Before you can start building your bot on the Chatlayer.ai platform, there are a few strategic steps to take. From defining the use cases to crafting a bot personality – here's how to build a bot just right for your business.
Before you can start building your chatbot, you need to know why you are building it. What is the goal here? If you want to automate an existing service, what is the current experience like, and how could a bot help you improve it?
Make sure to look at your business/marketing goals: if one of your goals is to increase customer satisfaction, you may want to add a chatbot to your customer support team and let it handle the most common FAQs, so your team has more time to focus on the complex cases.
After figuring out the why of your bot, it’s time for the what. What is your bot going to do exactly? How will it help the user? We cannot stress how important it is to figure this out before you start building your bot, you cannot build something that isn't clear yet.
Here are some use case examples:
Book a restaurant
Play a song
Find specific products
Recommend new products
Book a flight
Show local promotions
Know that you know the why and the what of your bot, it’s important to understand the where: where will your bot live? Will it be integrated with WhatsApp? Can customers engage with it via SMS, Facebook Messenger or on the company website? What are the restrictions of each channel? A bot that talks to your users via SMS won’t be able to use as many characters as a bot that only communicates via web. So make sure you understand your tech and its limitations.
Our platform allows you to easily connect your bot to multiple channels and all your back-end databases. That's how you provide your users with a truly delightful experience.
In order to design an experience that feels personal, you need to make it personal. Who is this user that will engage with your bot? It’s important to know what they want and how they are feeling during the conversation. What’s their backstory? Their challenges? Their motivations? How familiar are they with your business and using bots in general? Our Conversation Designer likes to create a user ID that they keep close when writing the actual dialogues.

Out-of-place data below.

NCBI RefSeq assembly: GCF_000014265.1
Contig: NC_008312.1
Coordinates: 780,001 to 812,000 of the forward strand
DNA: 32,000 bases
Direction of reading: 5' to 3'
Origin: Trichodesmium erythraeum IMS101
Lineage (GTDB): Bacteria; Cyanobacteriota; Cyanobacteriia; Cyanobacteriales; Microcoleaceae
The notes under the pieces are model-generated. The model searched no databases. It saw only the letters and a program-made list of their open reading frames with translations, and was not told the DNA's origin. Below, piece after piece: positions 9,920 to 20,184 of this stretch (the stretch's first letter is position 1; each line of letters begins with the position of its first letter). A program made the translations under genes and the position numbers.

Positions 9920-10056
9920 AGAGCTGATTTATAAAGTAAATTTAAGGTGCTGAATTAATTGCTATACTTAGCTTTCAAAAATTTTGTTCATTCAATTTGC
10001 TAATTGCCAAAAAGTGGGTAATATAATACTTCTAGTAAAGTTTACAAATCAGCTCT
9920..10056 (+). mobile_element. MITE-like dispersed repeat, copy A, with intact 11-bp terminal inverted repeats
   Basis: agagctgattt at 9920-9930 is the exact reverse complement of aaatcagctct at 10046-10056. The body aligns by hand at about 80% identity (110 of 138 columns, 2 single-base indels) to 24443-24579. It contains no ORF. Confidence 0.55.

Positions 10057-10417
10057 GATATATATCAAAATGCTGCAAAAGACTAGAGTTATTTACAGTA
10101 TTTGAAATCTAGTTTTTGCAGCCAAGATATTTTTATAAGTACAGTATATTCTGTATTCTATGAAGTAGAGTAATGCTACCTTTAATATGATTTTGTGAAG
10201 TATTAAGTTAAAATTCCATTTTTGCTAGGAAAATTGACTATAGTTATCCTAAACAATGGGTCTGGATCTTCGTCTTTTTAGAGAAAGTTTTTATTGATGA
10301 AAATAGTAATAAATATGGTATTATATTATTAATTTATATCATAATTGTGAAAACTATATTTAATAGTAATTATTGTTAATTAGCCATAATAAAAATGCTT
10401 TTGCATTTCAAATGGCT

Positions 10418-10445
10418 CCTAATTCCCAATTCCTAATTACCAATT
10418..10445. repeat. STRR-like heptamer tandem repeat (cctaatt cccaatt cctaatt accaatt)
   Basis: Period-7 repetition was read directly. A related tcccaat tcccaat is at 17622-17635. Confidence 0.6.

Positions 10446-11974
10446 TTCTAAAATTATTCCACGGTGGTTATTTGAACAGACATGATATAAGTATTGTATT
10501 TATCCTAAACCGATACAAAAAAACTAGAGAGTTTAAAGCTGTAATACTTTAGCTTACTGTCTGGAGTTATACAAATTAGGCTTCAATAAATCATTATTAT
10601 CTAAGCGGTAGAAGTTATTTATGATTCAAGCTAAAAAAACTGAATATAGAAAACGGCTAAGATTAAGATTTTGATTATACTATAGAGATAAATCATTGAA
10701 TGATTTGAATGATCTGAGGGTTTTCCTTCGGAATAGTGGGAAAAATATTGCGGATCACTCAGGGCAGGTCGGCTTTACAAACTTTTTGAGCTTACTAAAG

A chatbot without personality is like a bad Tinder date: they looked great online, but as soon as you start talking to them, you want to end the date as soon as possible. There just wasn’t a connection…
So how can you make sure that your users connect with your chatbot and that the conversation is engaging and representative of real human interaction? By giving your chatbot a clear personality.
If you can, use your company branding as a starting point and build on it. You can read more about how to design your chatbot’s personality here.
Now that you have a clear picture of who’s communicating (your bot persona and your user ID) and what they’re talking about (your use cases), it’s time to write the dialogues.
A ‘happy flow’ is a dialogue where everything everything runs the way it’s supposed to run. The conversation is natural and smooth, and the user reaches their goal in as little steps as possible. Many conversation designers start with the happy flow because it’s the flow of least resistance. It takes the least amount of effort to script because it doesn’t include many of the inconvenient complexities that can occur.
But they will, and you need to be ready for when they do.
A great way to script a natural conversation is by having a sample dialog. Have two people sit back-to-back and improvise a conversation around a use case, with one person playing the user and the other playing the chatbot. Record their conversation or take notes to see which parts of the dialog still need a bit more work.
While our AI technology is very, very good, it is not yet capable of understanding every user utterance well enough in order to reply in a correct way — no matter how well the script is written, in tricky situations, it will most likely fail. So after writing the happy flows, write out the most likely ways a user might go off track and how you’re going to deal with that. The sample dialog should help those pain points, as will user testing.
What if a user asks your bot how it’s doing? What if they tell the bot they don’t like it? What if they want another suggestion? What happens if the user wants to book a table for two, but one person is allergic to gluten and the other one doesn’t eat fish?
Always make to strategically guide the user back to an existing flow, like in the example below:
Now that you've done all the groundwork, it's time to build your bot on the Chatlayer.ai platform. Get started with our next tutorial: